In 2012 the tall ship Bounty was sunk by Superstorm Sandy off the coast of North Carolina. The sinking of the iconic—and period correct—prop ship from the 1962 Marlon Brando film Mutiny on the Bounty killed the captain and one crewmember. The other 14 crewmembers more were only saved by the heroic actions of the U.S. Coast Guard in almost indescribably dangerous conditions. And it didn’t have to happen. Read this article from our August issue to discover lessons learned from her sinking.
Capt. Robin Walbridge assembled his crew of 15 sailors on the deck of the Bounty—a 180-foot tall ship built for the 1962 movie Mutiny on the Bounty starring Marlon Brando. It was Thursday, October 25, 2012, and Walbridge knew the crew was hearing reports of an approaching hurricane named Sandy. He called the crew together for two reasons: First, to tell them he still planned to set sail from New London, Connecticut, to St. Petersburg, Florida, and second, to clarify that they were under no obligation to join him.
He explained to his crew that “a ship is always safer at sea than at port,” and that he intended to sail “around the hurricane.” Not a single sailor took the captain up on his offer to leave the ship.
Four days into the voyage, Superstorm Sandy collided with the Bounty. The vessel’s failing pumps could not keep up with the incoming water. The power on the ship flickered on and off as it was beaten and rocked by hurricane-force winds that spanned an area of more than 800 miles. A few hours later, in the dark of night, the ship suddenly overturned 90 miles off the North Carolina coast, sending the crew tumbling into an ocean awash with crushing, 30-foot waves.
The sailors were both lucky and resourceful. They were lucky because the Coast Guard, upon first learning that the Bounty was taking on water several hours before it capsized, launched a C-130 search plane into the storm. When the C-130 arrived on scene, the Bounty crew could only communicate by short-range radio. After circling the ship, the aircraft pilot suddenly heard these words over the radio: “We are abandoning ship! We are abandoning ship!”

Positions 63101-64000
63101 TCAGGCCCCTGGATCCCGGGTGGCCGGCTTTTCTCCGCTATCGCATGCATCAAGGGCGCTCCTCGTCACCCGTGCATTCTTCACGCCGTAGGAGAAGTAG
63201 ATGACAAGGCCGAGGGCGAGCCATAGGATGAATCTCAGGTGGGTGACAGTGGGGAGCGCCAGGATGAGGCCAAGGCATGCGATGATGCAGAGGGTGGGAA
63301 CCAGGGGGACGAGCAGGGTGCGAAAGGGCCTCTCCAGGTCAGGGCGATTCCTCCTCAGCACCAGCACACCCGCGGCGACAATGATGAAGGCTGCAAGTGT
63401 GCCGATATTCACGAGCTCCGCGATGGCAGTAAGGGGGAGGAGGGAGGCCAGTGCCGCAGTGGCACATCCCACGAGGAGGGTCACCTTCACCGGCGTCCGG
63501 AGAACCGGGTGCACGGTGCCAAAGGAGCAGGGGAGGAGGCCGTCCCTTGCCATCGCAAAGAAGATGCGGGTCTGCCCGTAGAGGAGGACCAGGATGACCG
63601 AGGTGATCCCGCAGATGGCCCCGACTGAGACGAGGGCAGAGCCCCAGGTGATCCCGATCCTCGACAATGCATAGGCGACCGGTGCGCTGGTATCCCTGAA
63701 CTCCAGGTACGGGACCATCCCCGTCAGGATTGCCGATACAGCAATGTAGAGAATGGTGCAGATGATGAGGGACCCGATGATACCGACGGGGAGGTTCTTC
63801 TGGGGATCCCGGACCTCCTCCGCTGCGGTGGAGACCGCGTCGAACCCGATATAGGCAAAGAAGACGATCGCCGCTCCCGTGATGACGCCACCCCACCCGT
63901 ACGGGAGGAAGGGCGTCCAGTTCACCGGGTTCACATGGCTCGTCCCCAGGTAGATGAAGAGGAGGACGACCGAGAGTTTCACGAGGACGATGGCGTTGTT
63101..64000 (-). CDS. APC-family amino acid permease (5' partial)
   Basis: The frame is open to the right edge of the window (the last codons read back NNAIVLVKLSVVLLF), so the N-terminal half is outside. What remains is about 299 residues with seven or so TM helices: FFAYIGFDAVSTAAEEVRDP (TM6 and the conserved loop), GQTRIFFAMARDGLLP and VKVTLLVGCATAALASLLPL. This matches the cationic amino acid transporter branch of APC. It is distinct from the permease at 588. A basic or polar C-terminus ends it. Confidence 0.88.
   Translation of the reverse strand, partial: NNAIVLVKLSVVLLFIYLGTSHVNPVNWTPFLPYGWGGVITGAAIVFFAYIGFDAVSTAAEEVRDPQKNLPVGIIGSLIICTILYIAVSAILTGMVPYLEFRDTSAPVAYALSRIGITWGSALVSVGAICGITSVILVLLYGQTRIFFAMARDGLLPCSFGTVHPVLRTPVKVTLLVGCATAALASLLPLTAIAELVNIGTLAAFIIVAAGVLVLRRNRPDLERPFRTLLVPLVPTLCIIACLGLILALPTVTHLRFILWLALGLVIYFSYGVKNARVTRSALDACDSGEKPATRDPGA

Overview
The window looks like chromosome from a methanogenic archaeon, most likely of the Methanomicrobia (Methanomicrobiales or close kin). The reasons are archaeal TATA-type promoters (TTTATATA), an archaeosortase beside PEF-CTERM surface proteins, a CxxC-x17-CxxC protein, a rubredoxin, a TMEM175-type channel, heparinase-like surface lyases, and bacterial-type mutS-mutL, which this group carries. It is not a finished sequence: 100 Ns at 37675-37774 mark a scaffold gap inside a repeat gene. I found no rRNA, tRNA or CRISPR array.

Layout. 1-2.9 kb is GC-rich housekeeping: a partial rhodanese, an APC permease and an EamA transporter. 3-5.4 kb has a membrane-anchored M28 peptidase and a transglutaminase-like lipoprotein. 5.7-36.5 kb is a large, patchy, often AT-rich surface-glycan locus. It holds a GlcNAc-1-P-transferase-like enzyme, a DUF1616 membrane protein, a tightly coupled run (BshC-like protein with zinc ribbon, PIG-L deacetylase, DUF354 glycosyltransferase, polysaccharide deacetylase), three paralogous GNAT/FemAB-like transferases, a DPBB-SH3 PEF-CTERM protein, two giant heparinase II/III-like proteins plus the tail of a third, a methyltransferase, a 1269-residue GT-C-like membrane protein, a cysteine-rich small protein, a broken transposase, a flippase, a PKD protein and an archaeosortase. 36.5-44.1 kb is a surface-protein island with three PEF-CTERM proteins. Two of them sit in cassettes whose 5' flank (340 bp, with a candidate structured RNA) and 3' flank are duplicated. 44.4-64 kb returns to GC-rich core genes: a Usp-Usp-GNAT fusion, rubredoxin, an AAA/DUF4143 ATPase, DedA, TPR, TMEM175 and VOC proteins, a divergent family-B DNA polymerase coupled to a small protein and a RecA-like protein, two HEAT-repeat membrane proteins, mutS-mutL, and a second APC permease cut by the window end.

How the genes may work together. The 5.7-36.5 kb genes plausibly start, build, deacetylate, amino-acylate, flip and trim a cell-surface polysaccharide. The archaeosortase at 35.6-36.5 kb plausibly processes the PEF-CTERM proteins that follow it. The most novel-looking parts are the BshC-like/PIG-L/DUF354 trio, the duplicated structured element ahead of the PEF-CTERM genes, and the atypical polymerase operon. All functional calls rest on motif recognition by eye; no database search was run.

The C-130 dropped life rafts before relaying the unfolding disaster to Coast Guard officials, who then launched a Jayhawk helicopter—a high-risk operation considering the power of Superstorm Sandy. When the first helicopter arrived on scene the skies were still dark. They were directed by the C-130 to fly at least one mile from the capsized ship to a point where a single strobe light was flashing on what appeared to be an immersion suit. If there was a person inside the suit, they needed rescuing immediately before they drifted any farther from the accident scene.
The First Rescue
Winds made hovering in place nearly impossible, but helo commander Steve Cerveny did his best to hold the bird in position over the single strobe light. The crew could see the outline of the immersion suit, but there was no sign of life. Cerveny let the wind blow the helo back a bit. Then he angled the nose down, descending to 60 feet. Co-pilot Jane Pena watched the radar altimeter, which shows the exact distance between the aircraft and the ocean. It fluctuated between 25 and 60 feet. When a large wave passed beneath the helicopter, the distance closed to only 25 feet. Pena wanted to make sure they never got any closer than 25 feet, so she focused on scanning the seas to make sure no extreme or “rogue” waves were coming their way. Even if the wave itself didn’t hit the helicopter, its spray could be ingested by the engine and cause flameout. If that happened, the Jayhawk would stall and drop like a stone.